And then in an instant, remembering all the falls and all the teams and all the little feet running and diving and trying to connect foot to ball.
It’s been four years since my mother-in-law passed away. That’s what got me thinking about time today.
My sense of her is still so fresh, as if she might walk up behind me at any moment and comment on the beautiful, not-quite-fall weather. I can see her in my mind’s eye, shielding her eyes from the sun to look out at the boys on the field. I hear her voice: “I swear he’s grown two inches this summer. How did that happen?”
How did that happen? And how did it happen that she couldn’t be here to see this boy grow up from a goofy eight year old to a focused and driven sports enthusiast? How did it happen that she couldn’t be here to watch her granddaughter driving herself and her brother to school for their first day?
I look at pictures and it feels like yesterday - sitting and coloring at the kitchen table, snuggling on the couch, enthusiastically unwrapping Christmas gifts...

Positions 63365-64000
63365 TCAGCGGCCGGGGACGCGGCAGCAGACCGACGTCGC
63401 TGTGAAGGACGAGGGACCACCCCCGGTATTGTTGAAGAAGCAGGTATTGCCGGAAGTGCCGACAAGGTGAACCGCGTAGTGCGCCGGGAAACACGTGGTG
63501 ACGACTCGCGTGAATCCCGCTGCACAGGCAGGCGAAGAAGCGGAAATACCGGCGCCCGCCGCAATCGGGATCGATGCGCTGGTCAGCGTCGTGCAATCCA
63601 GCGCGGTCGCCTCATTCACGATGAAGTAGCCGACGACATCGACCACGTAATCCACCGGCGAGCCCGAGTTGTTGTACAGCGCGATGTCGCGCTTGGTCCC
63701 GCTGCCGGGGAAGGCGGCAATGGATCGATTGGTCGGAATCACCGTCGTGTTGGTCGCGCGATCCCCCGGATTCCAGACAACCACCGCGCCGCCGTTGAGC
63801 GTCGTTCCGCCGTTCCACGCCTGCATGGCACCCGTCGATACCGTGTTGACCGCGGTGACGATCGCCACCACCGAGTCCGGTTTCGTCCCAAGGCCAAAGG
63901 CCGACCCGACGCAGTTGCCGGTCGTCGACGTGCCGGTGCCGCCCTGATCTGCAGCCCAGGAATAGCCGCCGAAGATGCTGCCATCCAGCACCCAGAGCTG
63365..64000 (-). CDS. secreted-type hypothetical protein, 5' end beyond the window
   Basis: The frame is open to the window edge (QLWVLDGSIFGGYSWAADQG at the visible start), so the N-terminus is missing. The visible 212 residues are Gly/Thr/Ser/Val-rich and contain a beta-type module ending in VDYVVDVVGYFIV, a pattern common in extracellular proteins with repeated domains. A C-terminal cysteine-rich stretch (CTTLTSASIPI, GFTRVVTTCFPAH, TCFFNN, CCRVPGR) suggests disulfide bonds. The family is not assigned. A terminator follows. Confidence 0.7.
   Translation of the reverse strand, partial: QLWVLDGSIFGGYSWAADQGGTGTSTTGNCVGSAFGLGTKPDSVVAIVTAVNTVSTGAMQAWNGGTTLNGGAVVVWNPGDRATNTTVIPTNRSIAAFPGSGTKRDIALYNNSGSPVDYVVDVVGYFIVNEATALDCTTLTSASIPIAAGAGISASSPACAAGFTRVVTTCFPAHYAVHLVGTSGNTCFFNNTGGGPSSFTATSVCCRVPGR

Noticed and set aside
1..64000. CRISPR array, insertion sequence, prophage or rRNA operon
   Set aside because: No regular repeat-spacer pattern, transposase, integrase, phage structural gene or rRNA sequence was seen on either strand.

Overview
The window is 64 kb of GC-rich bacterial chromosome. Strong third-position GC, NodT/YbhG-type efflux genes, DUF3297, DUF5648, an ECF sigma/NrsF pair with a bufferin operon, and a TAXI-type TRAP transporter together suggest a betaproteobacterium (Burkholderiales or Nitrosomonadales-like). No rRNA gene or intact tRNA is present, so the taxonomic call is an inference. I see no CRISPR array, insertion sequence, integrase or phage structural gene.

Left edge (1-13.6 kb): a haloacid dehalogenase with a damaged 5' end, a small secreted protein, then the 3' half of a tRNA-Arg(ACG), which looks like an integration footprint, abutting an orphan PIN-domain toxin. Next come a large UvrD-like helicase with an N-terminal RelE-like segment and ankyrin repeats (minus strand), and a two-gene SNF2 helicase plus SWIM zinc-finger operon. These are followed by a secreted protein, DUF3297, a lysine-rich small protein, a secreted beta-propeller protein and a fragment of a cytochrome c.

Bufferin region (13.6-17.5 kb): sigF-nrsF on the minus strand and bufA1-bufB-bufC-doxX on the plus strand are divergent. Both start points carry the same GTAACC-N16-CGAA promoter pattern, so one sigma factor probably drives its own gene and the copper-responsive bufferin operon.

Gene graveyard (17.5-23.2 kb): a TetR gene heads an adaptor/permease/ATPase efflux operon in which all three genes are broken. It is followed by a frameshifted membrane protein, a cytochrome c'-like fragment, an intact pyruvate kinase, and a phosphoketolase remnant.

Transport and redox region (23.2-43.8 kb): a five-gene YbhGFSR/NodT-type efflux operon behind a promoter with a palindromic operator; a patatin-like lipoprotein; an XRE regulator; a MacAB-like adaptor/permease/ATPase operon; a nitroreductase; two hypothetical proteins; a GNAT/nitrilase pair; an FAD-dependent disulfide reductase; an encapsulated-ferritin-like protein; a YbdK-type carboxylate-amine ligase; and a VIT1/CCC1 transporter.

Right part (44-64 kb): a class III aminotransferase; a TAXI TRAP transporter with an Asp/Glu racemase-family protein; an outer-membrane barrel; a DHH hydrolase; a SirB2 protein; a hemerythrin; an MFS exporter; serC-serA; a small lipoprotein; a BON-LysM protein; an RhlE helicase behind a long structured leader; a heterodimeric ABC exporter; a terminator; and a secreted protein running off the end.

What would I give for her to see the young adults these kids are becoming? I know it’s not a question with an answer. But it’s a question that I hold space for, knowing my own grief needs room to emerge.
Sadness wells in me as the thought arises: we keep going without you, and I know there must be another, more powerful truth out there...Something about how we carry our loved ones in our bodies because they have shaped who we are becoming...
I don’t have any studies to offer; it feels simply like a truth in my body.
We carry our loved ones in our bodies because they have shaped who we are becoming.
I couldn’t be more grateful for the imprint Ama has left for me and for my family. And I’ll find comfort in knowing I am carrying her in my cells - (maybe not as literally as my husband and kids).
I can’t reach in and pull out her irrepressible laugh. But as we share funny Ama stories around the dinner table, I can hear that laugh in my head.
Laughter is part of her legacy and even amidst the tears, I can smile with gratitude.
I know how proud she would be of how we’ve lived into her values and her gifts.
Grief and gratitude walking hand in hand - and bringing healing when given the space.
What is your relationship with loss? What wants to emerge for you in this moment?
Jessica Curtis is a professional coach who helps people cultivate intention and live from a place of meaning and authenticity. If you think you could benefit from working with
Jessica or want to invite her to work with your group, reach out to start a conversation.